Luckily this has never happened to me, but I have met other people wondering why they have bitter tasting tomatoes. I am picky about my fruit and fear this experience might wean me off tomatoes immediately! The question is, why would tomatoes taste bitter, or even sour?
Why are My Homegrown Tomatoes Sour?
There are over 400 volatile compounds in tomatoes that give them their flavor, but the prevailing factors are acid and sugar. Whether a tomato tastes sweet or acidic is also often a matter of taste – your taste. There are hundreds of varieties of tomatoes with what seems like more options all the time so there is bound to be a tomato for you. One thing that most people can agree on is when something tastes “off.” In this case, tomatoes that taste sour or bitter. What causes bitter garden tomatoes? It might be the variety. Maybe you are growing fruit that is particularly acidic that translates as sourness to your taste buds. High acid and low sugar tomatoes tend to be very tart or sour. Brandywine, Stupice, and Zebra are all tomato varieties that are high acid. Most people’s prime tomato has a balance of both acid and sugar. I say most, because again, we all have our own preferences. Examples of these are:
Small cherry and grape tomatoes also tend to have higher sugar concentrations than larger varietals.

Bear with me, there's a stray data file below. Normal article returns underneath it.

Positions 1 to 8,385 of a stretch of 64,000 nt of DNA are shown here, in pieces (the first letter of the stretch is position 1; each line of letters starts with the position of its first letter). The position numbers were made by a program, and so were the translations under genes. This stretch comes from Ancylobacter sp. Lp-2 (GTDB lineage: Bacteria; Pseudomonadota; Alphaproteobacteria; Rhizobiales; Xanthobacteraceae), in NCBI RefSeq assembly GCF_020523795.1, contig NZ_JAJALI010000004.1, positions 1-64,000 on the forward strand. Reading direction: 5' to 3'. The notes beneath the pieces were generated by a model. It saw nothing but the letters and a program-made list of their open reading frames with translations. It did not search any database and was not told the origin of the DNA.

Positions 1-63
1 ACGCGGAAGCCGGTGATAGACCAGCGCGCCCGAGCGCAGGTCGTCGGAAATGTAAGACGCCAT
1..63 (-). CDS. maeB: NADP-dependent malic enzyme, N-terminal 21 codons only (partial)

Preventing Bitter Tasting Tomatoes
Besides choosing tomatoes that are touted to be high in sugar and low in acid, other factors coalesce to impact tomato flavor. Color, believe it or not, has something to do with whether a tomato is acidic. Yellow and orange tomatoes tend to taste less acidic than red tomatoes. This is really a combination of sugar and acid levels along with other compounds that makes for a milder flavor. There are some things you can do to produce sweet, flavorful tomatoes. Healthy plants with lots of leaves catch more sun and produce dense foliage that is capable of converting more light into sugar so, obviously, caring for your plants will result in the most flavorful fruit. Include plenty of organic matter in the soil as well as potassium and sulfur. Avoid giving the plants too much nitrogen, which will result in healthy green foliage and little else. Fertilize tomatoes at the onset with a low nitrogen fertilizer, 5-10-10, then side dress with a small amount of nitrogen fertilizer AFTER the tomatoes begin to bloom. Keep the plants consistently watered until fruit appears. Then water plants sparingly during fruit maturation since dry soil concentrates flavor compounds. Lastly, tomatoes are sun worshippers. Plenty of sunshine, ideally eight full hours per day, allows the plant to photosynthesize to its utmost potential which produces carbohydrates that are turned into sugars, acids, and other flavor compounds. If you live in a wet, cloudy area like I do (the Pacific Northwest), choose heirloom varieties like San Francisco Fog and Seattle’s Best of All that tend to tolerate these conditions. Tomatoes thrive in the 80’s (26 C.) during the day and between the 50 degrees F. and 60’s (10-15 C.) at night. Higher temps affect fruit set as well as flavor compounds so be sure to select the correct type of tomato for your climactic region.
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Amy Grant has been gardening for 30 years and writing for 15. A professional chef and caterer, Amy's area of expertise is culinary gardening.
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